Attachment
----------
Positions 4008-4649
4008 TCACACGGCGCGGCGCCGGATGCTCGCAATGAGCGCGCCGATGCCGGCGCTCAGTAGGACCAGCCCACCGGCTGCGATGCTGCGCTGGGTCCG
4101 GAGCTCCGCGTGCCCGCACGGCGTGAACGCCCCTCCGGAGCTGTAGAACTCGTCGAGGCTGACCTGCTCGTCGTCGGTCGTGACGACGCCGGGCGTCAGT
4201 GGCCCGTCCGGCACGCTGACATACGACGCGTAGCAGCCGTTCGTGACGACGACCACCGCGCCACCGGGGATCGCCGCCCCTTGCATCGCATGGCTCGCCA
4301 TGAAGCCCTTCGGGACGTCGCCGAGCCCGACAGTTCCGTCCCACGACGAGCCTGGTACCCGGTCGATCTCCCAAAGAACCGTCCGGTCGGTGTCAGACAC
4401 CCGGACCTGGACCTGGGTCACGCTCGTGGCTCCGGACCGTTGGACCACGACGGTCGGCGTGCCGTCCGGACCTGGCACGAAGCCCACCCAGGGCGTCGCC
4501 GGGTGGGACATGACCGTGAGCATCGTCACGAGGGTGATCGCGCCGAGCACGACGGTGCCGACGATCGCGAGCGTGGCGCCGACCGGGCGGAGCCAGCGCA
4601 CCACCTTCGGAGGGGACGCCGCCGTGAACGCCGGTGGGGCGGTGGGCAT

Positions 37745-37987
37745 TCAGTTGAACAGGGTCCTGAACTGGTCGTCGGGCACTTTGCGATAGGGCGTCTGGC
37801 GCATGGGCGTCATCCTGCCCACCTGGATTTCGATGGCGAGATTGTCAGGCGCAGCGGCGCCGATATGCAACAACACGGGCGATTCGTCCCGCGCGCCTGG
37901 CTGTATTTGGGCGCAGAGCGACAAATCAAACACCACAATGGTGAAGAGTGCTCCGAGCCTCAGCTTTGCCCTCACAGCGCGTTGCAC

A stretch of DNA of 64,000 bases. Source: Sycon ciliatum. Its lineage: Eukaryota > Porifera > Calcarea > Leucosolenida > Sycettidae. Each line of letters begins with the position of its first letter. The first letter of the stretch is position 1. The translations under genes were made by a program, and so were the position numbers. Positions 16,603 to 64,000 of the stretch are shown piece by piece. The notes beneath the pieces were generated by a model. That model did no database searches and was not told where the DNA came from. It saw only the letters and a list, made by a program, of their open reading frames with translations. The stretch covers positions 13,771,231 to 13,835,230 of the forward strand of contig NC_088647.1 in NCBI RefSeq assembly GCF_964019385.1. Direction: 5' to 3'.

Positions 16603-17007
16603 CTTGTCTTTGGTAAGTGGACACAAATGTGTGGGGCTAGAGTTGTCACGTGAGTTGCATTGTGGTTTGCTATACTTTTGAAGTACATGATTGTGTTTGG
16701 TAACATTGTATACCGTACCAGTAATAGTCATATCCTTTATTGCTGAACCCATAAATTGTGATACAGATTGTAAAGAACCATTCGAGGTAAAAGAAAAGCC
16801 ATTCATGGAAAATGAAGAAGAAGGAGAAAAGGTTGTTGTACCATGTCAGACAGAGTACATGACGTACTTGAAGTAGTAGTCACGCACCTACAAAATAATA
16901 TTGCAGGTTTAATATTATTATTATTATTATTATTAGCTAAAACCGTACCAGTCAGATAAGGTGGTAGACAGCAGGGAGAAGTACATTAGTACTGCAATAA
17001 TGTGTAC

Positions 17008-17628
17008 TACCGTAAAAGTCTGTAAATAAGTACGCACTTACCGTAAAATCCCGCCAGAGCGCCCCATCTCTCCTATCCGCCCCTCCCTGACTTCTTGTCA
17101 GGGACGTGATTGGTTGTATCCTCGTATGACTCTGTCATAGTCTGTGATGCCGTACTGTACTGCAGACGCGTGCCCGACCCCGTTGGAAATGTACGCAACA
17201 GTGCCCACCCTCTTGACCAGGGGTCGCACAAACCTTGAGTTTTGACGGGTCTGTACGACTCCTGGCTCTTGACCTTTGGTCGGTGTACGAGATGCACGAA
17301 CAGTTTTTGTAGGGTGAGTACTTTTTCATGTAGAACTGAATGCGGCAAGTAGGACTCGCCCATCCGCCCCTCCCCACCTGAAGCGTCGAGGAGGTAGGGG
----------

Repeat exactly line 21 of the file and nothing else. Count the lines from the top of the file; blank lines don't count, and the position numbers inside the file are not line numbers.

17008 TACCGTAAAAGTCTGTAAATAAGTACGCACTTACCGTAAAATCCCGCCAGAGCGCCCCATCTCTCCTATCCGCCCCTCCCTGACTTCTTGTCA